Nearly 50 complaints filed.

The Federal Communications Commission will rule on 40-50 radio indecency complaints within the next 2-4 weeks, revealed an agency member close to the situation. Rulings on an equal number of TV complaints are also expected within the same time frame.

New chairman Kevin Martin has made clearing a backlog in the commission's indecency docket a top priority. After writing a record-setting number of fines last year, the FCC hasn't written a single Notice of Apparent Liability for indecency this year.

Zero-tolerance policies issued by several broadcasters in the wake of 2004's election-year indecency furor haven't silenced morality crusaders like Jack Thompson. As widely reported earlier, the Florida-based attorney has filed a complaint against Infinity Broadcasting for material broadcast on the Howard Stern Show. The complaint has not yet progressed beyond the Letter Of Inquiry stage.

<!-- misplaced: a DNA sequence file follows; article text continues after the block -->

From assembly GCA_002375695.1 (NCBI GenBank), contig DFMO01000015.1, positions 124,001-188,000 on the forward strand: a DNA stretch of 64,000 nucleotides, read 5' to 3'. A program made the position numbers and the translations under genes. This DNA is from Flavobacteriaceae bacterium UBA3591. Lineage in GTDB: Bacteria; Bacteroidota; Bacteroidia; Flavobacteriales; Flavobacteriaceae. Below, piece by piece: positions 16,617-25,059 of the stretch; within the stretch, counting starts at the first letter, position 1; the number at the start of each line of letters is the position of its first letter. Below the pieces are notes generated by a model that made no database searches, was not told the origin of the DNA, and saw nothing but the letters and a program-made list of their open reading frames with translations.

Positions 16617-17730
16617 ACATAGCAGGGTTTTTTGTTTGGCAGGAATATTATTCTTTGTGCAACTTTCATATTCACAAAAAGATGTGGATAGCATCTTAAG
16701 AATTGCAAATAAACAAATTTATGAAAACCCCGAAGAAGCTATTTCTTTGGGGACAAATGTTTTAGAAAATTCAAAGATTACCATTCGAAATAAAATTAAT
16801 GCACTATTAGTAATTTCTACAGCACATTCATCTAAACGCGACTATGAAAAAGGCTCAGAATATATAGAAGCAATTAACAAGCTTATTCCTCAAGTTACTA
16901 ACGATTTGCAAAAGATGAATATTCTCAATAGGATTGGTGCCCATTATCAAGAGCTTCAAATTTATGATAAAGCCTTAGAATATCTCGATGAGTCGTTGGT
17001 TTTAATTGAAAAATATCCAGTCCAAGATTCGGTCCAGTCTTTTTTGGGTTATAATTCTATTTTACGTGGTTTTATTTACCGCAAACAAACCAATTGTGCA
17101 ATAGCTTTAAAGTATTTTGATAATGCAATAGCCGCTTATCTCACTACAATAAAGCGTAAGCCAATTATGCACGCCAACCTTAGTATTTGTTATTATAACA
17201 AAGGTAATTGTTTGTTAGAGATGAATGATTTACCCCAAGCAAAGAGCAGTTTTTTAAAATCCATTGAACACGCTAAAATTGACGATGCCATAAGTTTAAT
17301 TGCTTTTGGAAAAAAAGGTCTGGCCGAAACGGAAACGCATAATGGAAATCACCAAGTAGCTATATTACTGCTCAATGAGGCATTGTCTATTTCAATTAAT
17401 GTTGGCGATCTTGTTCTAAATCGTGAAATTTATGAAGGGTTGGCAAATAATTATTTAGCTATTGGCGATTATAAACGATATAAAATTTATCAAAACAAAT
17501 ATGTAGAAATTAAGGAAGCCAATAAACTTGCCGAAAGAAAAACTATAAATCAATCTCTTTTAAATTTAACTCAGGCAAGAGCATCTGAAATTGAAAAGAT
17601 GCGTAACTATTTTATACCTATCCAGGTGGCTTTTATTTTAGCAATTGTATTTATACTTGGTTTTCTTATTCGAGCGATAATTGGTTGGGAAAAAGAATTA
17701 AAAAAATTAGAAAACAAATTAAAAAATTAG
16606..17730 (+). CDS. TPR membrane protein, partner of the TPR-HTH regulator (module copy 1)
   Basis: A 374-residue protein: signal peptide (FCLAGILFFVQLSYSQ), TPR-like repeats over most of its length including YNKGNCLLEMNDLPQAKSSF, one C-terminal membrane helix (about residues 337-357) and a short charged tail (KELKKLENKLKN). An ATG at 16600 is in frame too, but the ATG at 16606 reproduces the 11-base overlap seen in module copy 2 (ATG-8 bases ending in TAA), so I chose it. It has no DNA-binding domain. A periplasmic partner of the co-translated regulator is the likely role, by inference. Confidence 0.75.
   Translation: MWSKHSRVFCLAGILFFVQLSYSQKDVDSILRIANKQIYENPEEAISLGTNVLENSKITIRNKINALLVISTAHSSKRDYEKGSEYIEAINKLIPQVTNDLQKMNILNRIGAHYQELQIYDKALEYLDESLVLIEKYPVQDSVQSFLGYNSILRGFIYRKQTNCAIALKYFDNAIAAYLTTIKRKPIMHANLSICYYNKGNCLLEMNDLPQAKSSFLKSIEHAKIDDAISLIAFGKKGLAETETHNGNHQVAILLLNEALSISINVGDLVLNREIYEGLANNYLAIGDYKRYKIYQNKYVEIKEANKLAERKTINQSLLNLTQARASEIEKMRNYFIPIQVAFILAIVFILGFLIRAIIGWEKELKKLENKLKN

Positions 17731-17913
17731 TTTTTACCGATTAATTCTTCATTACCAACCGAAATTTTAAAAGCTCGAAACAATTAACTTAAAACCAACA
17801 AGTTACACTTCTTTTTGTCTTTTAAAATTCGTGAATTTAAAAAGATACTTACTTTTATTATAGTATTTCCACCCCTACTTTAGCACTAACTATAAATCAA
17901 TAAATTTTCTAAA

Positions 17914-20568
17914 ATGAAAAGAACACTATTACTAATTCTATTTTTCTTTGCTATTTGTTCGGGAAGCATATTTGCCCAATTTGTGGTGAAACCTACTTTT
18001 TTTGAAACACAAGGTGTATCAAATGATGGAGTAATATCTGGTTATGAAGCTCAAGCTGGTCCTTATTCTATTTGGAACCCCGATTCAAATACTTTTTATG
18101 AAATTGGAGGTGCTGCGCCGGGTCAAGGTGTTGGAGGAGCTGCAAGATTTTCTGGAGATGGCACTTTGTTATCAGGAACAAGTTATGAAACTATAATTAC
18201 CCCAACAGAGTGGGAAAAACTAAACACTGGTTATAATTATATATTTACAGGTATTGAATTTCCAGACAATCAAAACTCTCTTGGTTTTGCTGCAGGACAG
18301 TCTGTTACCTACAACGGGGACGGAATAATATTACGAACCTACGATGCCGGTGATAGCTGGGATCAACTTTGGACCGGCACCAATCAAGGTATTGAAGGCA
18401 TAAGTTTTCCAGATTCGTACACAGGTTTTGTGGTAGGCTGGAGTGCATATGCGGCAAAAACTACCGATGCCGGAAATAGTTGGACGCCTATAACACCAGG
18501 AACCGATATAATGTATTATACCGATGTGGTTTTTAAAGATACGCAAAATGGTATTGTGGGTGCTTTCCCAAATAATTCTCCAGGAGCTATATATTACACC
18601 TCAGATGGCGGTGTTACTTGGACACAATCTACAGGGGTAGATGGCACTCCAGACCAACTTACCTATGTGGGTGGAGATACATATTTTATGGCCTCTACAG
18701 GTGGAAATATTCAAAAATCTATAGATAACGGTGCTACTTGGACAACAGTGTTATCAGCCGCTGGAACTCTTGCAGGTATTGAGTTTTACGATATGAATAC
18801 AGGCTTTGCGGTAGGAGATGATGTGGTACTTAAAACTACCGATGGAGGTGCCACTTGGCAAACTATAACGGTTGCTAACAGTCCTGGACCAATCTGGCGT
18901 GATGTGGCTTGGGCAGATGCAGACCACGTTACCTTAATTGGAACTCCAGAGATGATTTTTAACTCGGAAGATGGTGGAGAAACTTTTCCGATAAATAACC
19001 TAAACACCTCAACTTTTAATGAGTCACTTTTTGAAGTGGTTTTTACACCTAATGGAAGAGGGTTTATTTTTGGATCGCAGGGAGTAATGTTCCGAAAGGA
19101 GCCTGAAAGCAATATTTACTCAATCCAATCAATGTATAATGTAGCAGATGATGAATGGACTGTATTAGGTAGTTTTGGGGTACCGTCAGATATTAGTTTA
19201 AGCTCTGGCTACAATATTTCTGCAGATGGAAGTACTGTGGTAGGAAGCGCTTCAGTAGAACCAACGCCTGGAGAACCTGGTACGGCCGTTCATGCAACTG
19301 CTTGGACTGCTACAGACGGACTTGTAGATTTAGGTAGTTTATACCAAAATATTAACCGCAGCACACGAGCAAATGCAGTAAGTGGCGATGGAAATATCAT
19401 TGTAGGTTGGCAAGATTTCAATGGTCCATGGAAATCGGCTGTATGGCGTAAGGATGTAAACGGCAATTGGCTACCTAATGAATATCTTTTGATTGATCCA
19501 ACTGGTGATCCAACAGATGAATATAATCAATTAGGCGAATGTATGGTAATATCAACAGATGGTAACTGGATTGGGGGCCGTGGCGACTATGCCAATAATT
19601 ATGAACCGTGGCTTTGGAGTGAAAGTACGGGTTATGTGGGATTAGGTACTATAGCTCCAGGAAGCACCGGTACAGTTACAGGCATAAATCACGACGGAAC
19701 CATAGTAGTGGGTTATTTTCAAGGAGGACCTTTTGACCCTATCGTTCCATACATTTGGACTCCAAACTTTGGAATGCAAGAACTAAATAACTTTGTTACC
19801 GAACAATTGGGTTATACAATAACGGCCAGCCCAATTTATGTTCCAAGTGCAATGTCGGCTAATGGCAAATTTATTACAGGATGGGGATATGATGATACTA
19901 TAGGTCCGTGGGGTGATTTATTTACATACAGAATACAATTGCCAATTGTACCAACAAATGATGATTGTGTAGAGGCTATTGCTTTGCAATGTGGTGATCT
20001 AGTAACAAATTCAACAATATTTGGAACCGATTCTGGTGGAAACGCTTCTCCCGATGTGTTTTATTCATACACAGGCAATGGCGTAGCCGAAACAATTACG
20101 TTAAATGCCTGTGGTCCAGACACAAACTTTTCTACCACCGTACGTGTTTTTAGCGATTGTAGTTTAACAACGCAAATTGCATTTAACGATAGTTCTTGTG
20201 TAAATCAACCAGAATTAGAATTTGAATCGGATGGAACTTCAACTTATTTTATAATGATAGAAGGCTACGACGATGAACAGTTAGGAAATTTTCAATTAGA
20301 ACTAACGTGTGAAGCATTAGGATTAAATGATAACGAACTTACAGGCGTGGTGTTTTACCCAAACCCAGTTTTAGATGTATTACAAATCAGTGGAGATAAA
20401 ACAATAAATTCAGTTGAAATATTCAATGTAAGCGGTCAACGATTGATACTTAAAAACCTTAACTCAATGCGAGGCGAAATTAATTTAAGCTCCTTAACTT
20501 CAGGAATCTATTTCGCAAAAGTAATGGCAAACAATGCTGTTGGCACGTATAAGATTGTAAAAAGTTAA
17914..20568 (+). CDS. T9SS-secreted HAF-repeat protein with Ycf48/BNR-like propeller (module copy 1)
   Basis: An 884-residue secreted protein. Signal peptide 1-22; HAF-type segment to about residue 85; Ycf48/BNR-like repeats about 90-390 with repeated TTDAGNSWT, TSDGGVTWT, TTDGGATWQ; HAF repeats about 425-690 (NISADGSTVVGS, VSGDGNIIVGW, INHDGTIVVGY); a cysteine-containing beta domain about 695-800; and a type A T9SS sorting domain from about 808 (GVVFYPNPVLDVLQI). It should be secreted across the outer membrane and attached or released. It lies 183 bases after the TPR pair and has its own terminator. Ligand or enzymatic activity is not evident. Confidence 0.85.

However, as part of its slate-cleaning, record-breaking $1.75 million settlement with the FCC last year, Infinity Broadcasting agreed to suspend any air talent subsequently cited in a Notice Of Apparent Liability-- and to fire the personality if the fine was upheld.

The commission's Enforcement Bureau is wrapping up its recommendations on the complaints and plans to forward them to the four commissioners, who would then require an additional 2-3 weeks to either substantiate or dismiss the alleged violations.

In February, the House of Representatives overwhelmingly passed a bill to raise indecency fines to up to half a million dollars and added an amendment to allow fines to be imposed on individual performers. The Senate has yet to vote on a similar piece of legislation.